LCD Soundsystem serves inspired dance grooves


May 21, 2005


Before the start of a sold-out Metro gig Friday, James Murphy fiddled with the bass drum mike, and during the show, he often gestured to the soundman or walked over to the monitor mixer to offer what you have to assume were "constructive criticisms."

Murphy will always be first and foremost a recording engineer and producer, more comfortable capturing and polishing sounds than delivering them. But as the leader of his labor-of-love side project, LCD Soundsystem, he also is an inspired songwriter, a master of irresistible dance grooves delivered with punk-rock intensity, and a riveting frontman who pours every ounce of his being into a performance.

As the co-founder of Brooklyn's DFA Records and half of a vaunted production team with Tim Goldsworthy, Murphy has crafted hits for acclaimed underground dance acts Juan MacLean, the Rapture, UNKLE, Le Tigre and Radio 4. But he has temporarily left the recording console to support the eponymous Capitol Records debut by LCD Soundsystem, which features one disc of powerful new material and another compiling the singles he's recorded for fun in between production projects.

"Fun" is the key word here. At age 35, this indie-rock veteran and behind-the-scenes knob-twirler is clearly having the time of his life in the spotlight at center stage, performing to the biggest crowds of his career. The fans at Metro cheered wildly and danced with ecstatic abandon throughout the headliner's set as Murphy screamed, chanted, twitched and shimmied his way through indelible club hits such as "Daft Punk Is Playing in My House" and "Yeah."

In interviews, Murphy describes the touring version of the group the way a weekend warrior talks about his humble garage band. In fact, the combo was one of the tightest and most inventive dance-punk/art-rock ensembles I've ever seen, with bassist Tyler Pope delivering a massive but fluid bottom, keyboardist Nancy Whang and guitarist Phil Mossman decorating the grooves with a nonstop swirl of unique sounds, and Pat Mahoney serving as an unrelenting human beat box, as precise as any computer but with the soul of James Brown's greatest drummers.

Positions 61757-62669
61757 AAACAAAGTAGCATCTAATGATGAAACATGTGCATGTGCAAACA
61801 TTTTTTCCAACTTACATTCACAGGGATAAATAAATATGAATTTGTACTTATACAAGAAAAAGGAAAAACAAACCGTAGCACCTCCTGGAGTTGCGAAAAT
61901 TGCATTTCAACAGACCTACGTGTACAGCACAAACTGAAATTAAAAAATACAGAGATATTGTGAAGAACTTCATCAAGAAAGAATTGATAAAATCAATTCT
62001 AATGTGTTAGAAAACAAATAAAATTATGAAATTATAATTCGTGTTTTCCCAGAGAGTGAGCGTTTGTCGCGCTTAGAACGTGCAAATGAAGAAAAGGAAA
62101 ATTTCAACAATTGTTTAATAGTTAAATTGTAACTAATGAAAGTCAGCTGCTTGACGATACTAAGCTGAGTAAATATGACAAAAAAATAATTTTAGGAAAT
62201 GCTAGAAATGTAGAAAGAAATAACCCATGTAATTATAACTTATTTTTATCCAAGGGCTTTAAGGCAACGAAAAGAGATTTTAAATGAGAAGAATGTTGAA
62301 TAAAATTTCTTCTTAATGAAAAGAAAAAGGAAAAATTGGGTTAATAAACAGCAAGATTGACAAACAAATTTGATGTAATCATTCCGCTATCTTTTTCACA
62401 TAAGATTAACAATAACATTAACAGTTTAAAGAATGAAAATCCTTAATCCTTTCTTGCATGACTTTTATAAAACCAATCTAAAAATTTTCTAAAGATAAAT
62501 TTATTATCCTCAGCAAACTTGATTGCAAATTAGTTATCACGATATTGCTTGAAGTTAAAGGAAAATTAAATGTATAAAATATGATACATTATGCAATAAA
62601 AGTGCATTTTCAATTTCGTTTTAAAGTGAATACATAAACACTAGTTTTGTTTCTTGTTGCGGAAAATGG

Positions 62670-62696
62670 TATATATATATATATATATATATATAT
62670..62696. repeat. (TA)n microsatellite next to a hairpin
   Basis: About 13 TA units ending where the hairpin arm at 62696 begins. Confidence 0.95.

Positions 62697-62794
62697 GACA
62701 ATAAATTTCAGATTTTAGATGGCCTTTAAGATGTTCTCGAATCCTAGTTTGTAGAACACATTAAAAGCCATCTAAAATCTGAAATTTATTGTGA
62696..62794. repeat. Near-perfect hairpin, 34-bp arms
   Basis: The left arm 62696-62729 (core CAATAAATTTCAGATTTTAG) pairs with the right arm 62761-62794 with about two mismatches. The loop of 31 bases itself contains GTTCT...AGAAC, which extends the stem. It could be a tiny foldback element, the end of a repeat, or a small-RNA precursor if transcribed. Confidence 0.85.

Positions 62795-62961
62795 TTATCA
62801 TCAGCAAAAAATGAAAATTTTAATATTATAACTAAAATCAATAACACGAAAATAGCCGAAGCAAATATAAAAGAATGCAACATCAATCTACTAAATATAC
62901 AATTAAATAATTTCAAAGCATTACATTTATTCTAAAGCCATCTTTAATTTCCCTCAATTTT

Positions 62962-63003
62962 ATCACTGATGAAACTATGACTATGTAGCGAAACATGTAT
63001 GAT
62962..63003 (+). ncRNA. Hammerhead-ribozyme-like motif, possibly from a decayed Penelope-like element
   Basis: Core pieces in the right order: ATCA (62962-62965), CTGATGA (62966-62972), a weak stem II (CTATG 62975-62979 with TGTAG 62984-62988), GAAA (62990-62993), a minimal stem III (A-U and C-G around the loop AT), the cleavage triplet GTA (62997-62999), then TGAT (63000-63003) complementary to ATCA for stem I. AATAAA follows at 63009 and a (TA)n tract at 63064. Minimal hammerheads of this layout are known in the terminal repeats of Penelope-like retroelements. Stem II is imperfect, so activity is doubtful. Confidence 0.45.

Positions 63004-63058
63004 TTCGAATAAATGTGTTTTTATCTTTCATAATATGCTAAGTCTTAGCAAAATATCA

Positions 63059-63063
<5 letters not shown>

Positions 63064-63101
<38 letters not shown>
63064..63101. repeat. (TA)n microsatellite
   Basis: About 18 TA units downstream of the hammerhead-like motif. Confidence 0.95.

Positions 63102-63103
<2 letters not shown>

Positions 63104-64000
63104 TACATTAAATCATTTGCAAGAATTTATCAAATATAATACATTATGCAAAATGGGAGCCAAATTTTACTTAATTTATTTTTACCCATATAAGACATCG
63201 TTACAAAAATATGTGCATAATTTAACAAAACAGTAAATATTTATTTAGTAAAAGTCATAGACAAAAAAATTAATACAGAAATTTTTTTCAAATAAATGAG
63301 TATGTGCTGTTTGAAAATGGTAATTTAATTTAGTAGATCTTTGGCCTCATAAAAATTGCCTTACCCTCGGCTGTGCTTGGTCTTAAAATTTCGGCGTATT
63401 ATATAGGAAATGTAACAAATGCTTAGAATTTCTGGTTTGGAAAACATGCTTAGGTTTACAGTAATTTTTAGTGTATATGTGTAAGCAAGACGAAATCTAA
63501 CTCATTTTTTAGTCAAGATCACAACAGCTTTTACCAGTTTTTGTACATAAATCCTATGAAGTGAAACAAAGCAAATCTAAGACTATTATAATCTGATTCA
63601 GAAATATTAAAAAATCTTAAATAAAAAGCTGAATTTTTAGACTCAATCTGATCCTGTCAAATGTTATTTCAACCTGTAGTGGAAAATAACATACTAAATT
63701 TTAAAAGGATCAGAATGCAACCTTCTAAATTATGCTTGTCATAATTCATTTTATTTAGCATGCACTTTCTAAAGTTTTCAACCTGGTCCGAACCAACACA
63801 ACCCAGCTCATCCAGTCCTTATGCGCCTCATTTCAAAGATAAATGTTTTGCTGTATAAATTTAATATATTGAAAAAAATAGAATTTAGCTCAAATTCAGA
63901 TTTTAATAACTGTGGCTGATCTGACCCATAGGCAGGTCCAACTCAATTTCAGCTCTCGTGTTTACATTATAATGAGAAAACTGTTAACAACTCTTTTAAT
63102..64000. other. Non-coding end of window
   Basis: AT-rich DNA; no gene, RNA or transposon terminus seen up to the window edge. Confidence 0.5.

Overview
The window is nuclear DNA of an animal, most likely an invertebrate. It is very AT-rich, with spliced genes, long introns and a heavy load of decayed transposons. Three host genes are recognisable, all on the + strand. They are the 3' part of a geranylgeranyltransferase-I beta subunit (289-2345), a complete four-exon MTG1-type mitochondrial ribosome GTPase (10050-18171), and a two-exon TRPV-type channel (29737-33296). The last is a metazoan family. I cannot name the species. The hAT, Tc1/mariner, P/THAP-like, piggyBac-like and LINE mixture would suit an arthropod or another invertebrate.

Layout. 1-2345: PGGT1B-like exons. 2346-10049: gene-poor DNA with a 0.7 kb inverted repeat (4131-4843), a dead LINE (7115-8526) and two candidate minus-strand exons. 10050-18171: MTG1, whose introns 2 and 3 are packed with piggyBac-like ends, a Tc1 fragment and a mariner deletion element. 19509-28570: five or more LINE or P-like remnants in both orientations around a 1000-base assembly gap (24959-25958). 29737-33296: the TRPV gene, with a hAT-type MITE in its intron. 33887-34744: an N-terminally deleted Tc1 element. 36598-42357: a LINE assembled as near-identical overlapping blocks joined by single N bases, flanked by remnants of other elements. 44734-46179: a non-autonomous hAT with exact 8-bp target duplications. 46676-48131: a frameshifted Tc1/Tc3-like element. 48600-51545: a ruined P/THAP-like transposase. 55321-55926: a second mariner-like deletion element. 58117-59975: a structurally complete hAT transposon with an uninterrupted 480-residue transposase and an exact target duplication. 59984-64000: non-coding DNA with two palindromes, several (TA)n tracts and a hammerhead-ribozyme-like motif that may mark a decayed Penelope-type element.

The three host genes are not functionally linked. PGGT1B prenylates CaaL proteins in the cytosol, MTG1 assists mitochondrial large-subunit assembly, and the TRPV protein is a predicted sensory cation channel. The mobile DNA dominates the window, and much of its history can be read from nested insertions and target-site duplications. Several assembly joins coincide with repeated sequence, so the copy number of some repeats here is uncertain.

When we talked a few weeks ago, a road-weary Murphy seemed eager to return to the comforts of his recording studio. But it will be a serious loss to the music scene if he doesn't take the occasional busman's holiday by touring with LCD Soundsystem again in the future, because the show is one that shouldn't be missed.

Opening on the current tour is another much-hyped club favorite, the British-born Sri Lankan MC M.I.A. The former Maya Arulpragasam was the darling of the London underground last year, thanks to her hit "Galang," and her strident though simplistic political lyrics are building a college-age audience that is just as enthusiastic here.

But though her debut album, "Arular," has its pleasures, the buzz isn't justified for M.I.A.'s live performances.

M.I.A. displayed plenty of energy dancing about the stage, and her musical partner, Diplo, delivered an inspired mix of Jamaican dancehall and Southern crunk sounds over which a better rapper could have shined. But M.I.A.'s cadences were repetitive and awkward, her voice was so weak that it would have disappeared if every lyric hadn't been doubled by her dynamic sidekick Cherry, and over the course of a 45-minute set, her predictable bubblegum/sing-song choruses moved from cute to cloying to downright torturous.